HB3cB3 binds to the epitope near the T2 carboxy terminal region of B-100, exclusively, and does not recognize B-48. The epitope recognized by HB3cB3 may be conformationally changed or masked by lipids and/or other apolipoproteins present in VLDL. Chylomicrons are not recognized by HB3cB3 because they lack Apo B-100. The HB3cB3 MAb, and LDL-binding fragments derived therefrom, can be used as an LDL-specific binding molecule in all of the compositions and methods described herein because of its specificity for LDL and lack of cross-reactivity with other lipoproteins.
Antibodies to Apo A-I
Two MAbs raised against apolipoprotein A-I were selected from a library of MAbs for developing rapid and sensitive means and methods of detecting lipoproteins predictive of risk of CHD. Both of them bind to HDL with a high affinity and show negligible reactivity with any other lipoprotein density class. The two anti-Apo A-I MAbs, AIbD5 and AIbE2, bind to sterically distant epitopes since they do not compete with each other in their binding to either delipidized and purified Apo A-I or intact HDL particles. Both MAbs to Apo A-I bind with high affinity to delipidized Apo A-I and to HDL and show negligible or no binding to LDL, VLDL, chylomicrons and Apos A-II, C-III and E as shown in Tables 1 and 2 below.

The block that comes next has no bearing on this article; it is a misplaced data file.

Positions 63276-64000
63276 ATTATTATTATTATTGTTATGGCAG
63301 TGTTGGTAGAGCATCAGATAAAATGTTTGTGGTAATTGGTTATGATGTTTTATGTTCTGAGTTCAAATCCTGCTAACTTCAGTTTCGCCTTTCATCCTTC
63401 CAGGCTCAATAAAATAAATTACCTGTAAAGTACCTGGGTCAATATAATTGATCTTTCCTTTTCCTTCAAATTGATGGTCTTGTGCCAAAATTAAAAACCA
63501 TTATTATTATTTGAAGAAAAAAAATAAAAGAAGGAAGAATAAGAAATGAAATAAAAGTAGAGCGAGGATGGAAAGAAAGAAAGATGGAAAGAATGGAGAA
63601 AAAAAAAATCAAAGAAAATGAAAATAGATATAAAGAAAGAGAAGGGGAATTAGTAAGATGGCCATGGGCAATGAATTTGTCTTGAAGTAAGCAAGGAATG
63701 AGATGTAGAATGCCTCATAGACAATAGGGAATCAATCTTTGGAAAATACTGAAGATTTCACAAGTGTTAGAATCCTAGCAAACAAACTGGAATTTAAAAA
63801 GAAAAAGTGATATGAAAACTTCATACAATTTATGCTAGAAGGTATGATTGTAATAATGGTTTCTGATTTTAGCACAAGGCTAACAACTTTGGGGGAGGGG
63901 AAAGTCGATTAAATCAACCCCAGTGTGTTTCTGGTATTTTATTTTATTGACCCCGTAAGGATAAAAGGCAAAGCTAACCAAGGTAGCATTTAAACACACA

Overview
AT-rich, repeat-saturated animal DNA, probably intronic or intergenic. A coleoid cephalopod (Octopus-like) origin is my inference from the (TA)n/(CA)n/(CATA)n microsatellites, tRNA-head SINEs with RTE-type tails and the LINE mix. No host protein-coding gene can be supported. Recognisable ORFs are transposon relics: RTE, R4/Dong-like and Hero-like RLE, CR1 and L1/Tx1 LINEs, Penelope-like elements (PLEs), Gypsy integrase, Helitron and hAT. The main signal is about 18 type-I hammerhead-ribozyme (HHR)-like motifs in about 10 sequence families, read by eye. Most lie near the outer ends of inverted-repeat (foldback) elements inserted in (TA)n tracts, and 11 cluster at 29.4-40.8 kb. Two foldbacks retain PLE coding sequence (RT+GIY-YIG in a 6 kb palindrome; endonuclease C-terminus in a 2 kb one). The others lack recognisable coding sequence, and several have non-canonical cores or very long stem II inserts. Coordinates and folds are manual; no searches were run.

Antibodies to Apo A-II
An MAb to Apo A-II was produced using purified Apo A-II as an immunogen. This antibody binds with high affinity to HDL and is capable of removing all the HDL particles containing Apo A-II (LP-A-I:A-II particles) from plasma or serum, leaving the HDL particles without Apo A-II (LP-A-I particles) intact. This anti-Apo A-II MAb, CdB5, is described by Koren, E. et al., Arteriosclerosis, 6:521a (1986); Alaupovic, P. et al., J. Lipid Res., 32:9-19 (1991).